And this is a really, really good. For this is the way it’s supposed to be.

A new commandment I give to you, that you love one another: just as I have loved you, you also are to love one another. By this all people will know that you are my disciples, if you have love for one another. – John 13:34,35

We use a lot of things to define us as followers of Jesus – evangelism, missions, quiet times, church attendance, sexual purity, abstention from alcohol and tobacco. But none of these are distinguished as having “love for one another” is.

“By having quiet times all people will know that you are my disciples, if you have quiet times.”

It sounds silly because there is nothing like it in the New Testament. But for some reason we have constructed a spirituality that is made of this. Some of these things may or may not be good ideas. But love stands apart as the one defining mark of those who are disciples of Jesus. Love is the only thing that has a chance of impressing upon the unbelieving world around us the grace to be had in Jesus.

What about our steadfast faith in the gospel and the hope of heaven in the face of suffering?

“So now faith, hope, and love abide, these three; but the greatest of these is love.” – 1 Corinthians 13:13

We should be talking about these things – where our faith lies and what our hope is in. They are very important. But Paul makes it clear love is the greatest of the three.

For years I wondered why love was distinguished this way. Faith seems so important. And hope? Its the one thing that keeps us going in the face of troubles. The answer may be before us now. Everything else is neither here nor there for everyone else. But love…love is something the world will respond to. All else they will be hostile towards. But if they can see us loving each other…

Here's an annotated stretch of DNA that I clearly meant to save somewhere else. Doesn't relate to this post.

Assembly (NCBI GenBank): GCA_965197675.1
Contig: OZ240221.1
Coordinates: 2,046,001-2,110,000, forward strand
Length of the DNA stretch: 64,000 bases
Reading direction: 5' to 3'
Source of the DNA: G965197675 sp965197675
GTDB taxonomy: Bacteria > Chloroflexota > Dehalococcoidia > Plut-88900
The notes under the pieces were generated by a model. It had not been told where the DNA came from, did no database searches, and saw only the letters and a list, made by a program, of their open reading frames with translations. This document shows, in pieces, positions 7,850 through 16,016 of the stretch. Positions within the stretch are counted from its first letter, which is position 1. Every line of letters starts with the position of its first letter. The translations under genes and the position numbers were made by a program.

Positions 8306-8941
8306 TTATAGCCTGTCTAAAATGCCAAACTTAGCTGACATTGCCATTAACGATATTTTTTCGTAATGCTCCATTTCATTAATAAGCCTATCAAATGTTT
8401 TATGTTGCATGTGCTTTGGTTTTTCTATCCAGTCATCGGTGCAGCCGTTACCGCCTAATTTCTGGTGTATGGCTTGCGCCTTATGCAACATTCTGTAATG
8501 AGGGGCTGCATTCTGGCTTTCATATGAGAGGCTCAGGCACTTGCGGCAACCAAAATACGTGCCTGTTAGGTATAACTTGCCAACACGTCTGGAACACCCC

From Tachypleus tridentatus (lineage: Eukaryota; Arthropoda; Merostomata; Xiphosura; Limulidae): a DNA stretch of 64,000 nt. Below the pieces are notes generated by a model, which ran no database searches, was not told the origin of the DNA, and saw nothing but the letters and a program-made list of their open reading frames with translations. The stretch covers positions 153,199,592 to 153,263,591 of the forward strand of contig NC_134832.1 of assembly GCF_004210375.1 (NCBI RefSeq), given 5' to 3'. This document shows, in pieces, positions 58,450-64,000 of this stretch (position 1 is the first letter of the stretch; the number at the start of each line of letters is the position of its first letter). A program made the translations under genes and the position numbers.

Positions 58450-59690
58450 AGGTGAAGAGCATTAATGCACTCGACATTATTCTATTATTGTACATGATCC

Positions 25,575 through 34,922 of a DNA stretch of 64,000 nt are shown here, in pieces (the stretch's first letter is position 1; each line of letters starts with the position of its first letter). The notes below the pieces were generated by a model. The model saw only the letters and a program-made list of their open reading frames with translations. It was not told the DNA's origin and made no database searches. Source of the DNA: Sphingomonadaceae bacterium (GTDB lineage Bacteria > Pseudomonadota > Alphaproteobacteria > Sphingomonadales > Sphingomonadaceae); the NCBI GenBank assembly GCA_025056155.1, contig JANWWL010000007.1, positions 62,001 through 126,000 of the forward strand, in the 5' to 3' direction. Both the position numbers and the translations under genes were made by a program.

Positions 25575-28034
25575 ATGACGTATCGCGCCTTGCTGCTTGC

The hostility we are beginning to see towards our faith will force us to ask the question of ourselves, “Are we going to be a church of love for each other within and even to those hostile to us on the outside? Or are we going to be a church of warring against the changes only?

Christians are always looking for something really spiritual to do. So we make lists and before long these lists are laws we try to keep and try and get others to keep. But Paul said something that simplifies it all for us.

When Paul wrote to a group of Christians who were had a terrible theology of trying to buying God’s favor with their works, he also told them how to do all they needed to do. He said, “For the whole law is fulfilled in one word: “You shall love your neighbor as yourself.” (Galatians 5:14 ESV)

So, maybe one result of this seemingly seismic cultural shift is that we, who follow Jesus, would be people of love and not merely people of spiritual exercises.

Truth and Love and How We Do Theological Disagreement

I still have not read Rob Bell’s new book. But I’ve read a few reviews of those who have. And it looks like he may in fact hold to some form of Universalism. (Update: I am in the middle of Love Wins and am no longer sure I would call his position Universalism. It is more like Lewis’ picture in The Last Battle.)

This is neither fascinating nor worrying for me. I am not worried he will lead too many people astray. Heck, I kinda assume that most of the people he pastored were believing in some type of Universalism anyway. I mean, this is nothing new…young hipsters having trouble with ‘eternal torment’ and all. It is troubling to think about.

What  fascinates and bothers me the most is how we talk about these things. And when I say ‘we’ I mean ‘me’ also.

I do believe it is loving in and of itself to talk about hell and warn people of God’s wrath against sin. And I agree, any lack of desire to be faithful in this as a pastor is derived from my own sin wanting to play nicely with the cultural milieu I find myself in. Maybe there are some people like talking a lot about Hell and how people are going there. Certainly there are. But we may also need to be careful of the tendency to downplay that element of the story. So I agree, hell is part of the gospel story and should not be mitigated.